No Stay in Effect where Co-Debtor Had Two Previous Cases within Year of Filing

Posted by NCBRC - January 13, 2022

No stay arose in the bankruptcy case as to either the debtor husband or the debtor wife, where the husband had filed and dismissed two cases in the preceding year, in which the wife had not joined, and then the husband and wife filed the present joint case. In re Koval No. 1:21-bk-11170 (Bankr. C.D. Cal. Nov. 10, 2021).

The debtor, Maryna Koval, and her husband, Anatoliy Chizmar, filed for chapter 13 bankruptcy on May 26, 2021 in the Southern District of California. At that time, Chizmar had two bankruptcies he had filed and dismissed within the previous year. The second of the two bankruptcies was dismissed on May 25, 2021, with a 180-day bar to refiling. Koval had no previous bankruptcies. The co-debtors moved the court for an order stating that the stay was in effect in their case. The court found that, due to his prior bankruptcy filings, the stay was not in place with respect to Chizmar. It made no finding with respect to Koval. The case was then transferred to the Central District of California and Chizmar was dismissed as a debtor due to the 180-day filing bar.

Roel Enterprises, the holder of a second position deed of trust on real property securing a loan taken out by Chizmar, moved the bankruptcy court for an order to the effect that the automatic stay was not in place in the current chapter 13 case. Koval opposed Roel’s motion arguing that the property was community property and that it was necessary to her chapter 13 reorganization plan.

In finding that no stay was in effect with respect to the property, the bankruptcy court relied on the plain language in section 362(c)(4)(A), which provides:

“(i) if a single or joint case is filed by or against a debtor who is an individual under this title, and if 2 or more single or joint cases of the debtor were pending within the previous year but were dismissed, other than a case refiled under section 707(b), the stay under subsection (a) shall not go into effect upon the filing of the later case; and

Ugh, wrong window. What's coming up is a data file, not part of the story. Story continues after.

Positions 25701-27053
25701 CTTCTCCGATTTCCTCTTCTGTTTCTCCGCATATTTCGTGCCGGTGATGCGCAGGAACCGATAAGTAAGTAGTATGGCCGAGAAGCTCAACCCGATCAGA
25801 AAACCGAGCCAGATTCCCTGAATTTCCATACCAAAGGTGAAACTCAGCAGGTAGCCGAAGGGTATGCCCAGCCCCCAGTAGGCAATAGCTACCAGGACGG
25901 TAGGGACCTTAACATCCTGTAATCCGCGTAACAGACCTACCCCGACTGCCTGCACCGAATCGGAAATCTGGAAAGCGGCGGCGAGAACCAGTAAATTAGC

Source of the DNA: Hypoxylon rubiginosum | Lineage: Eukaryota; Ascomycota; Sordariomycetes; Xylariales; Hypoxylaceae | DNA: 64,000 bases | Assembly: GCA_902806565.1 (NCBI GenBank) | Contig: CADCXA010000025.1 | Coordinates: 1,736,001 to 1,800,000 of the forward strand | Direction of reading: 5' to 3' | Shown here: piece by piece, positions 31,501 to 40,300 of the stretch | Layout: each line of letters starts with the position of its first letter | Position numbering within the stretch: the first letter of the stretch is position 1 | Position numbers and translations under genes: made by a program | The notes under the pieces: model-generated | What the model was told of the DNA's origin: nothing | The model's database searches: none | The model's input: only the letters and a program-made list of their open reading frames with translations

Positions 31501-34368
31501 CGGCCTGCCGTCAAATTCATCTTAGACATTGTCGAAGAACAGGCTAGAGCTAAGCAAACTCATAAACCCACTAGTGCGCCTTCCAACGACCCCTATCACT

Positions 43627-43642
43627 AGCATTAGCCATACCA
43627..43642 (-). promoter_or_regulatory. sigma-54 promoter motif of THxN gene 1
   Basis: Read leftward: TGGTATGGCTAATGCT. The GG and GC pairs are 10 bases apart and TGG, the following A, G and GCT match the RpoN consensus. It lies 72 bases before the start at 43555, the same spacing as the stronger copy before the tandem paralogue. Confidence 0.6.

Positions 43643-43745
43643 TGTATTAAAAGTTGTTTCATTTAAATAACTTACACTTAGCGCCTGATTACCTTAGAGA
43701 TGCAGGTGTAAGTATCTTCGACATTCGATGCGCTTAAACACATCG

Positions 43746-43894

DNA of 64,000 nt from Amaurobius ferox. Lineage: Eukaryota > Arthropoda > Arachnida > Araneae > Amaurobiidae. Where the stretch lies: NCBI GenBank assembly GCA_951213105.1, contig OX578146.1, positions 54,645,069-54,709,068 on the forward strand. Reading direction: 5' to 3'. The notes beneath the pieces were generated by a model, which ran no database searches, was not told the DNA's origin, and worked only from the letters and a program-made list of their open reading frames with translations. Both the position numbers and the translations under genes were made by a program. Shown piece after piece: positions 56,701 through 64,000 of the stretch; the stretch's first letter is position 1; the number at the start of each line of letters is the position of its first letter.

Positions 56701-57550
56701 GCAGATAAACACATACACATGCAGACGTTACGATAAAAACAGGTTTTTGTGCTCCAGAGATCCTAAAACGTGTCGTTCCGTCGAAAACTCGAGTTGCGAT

(ii) on request of a party in interest, the court shall promptly enter an order confirming that no stay is in effect[.]”

Koval argued that the provision was ambiguous when read in conjunction with section 362(c)(3)(A) which deals with a debtor who has had one case dismissed within the previous year. That provision states that the stay “shall terminate with respect to the debtor on the 30th day after the filing of the late case.” Here, Koval argued that the fact that this section terminates the stay “with respect to the debtor” rather than with respect to property of the estate, suggests that the stay did not terminate with respect to the property at issue here.

The court disagreed, finding that the different language in section 362(c)(3)(A) reinforces its conclusion that, in section 362(c)(4)(A)(i), Congress intended to impose more severe consequences on a debtor who has filed and dismissed two or more bankruptcies within one year of the current filing. Unlike paragraph (c)(3)(A) where the stay is terminated, under the plain language of section 362(c)(4)(A), the automatic stay in this case was never in place. The court added that “[t]here is no exception that can be read into the statute to permit a stay if you add another debtor.”

The court granted Roel’s motion for an order confirming that the stay was not in effect.

The debtor has appealed this case to the district court, In re Koval, Case No. 2:21-cv-9568 (C.D. Cal. filed Dec. 9, 2021).

Koval Bankr CD Cal Nov 2021

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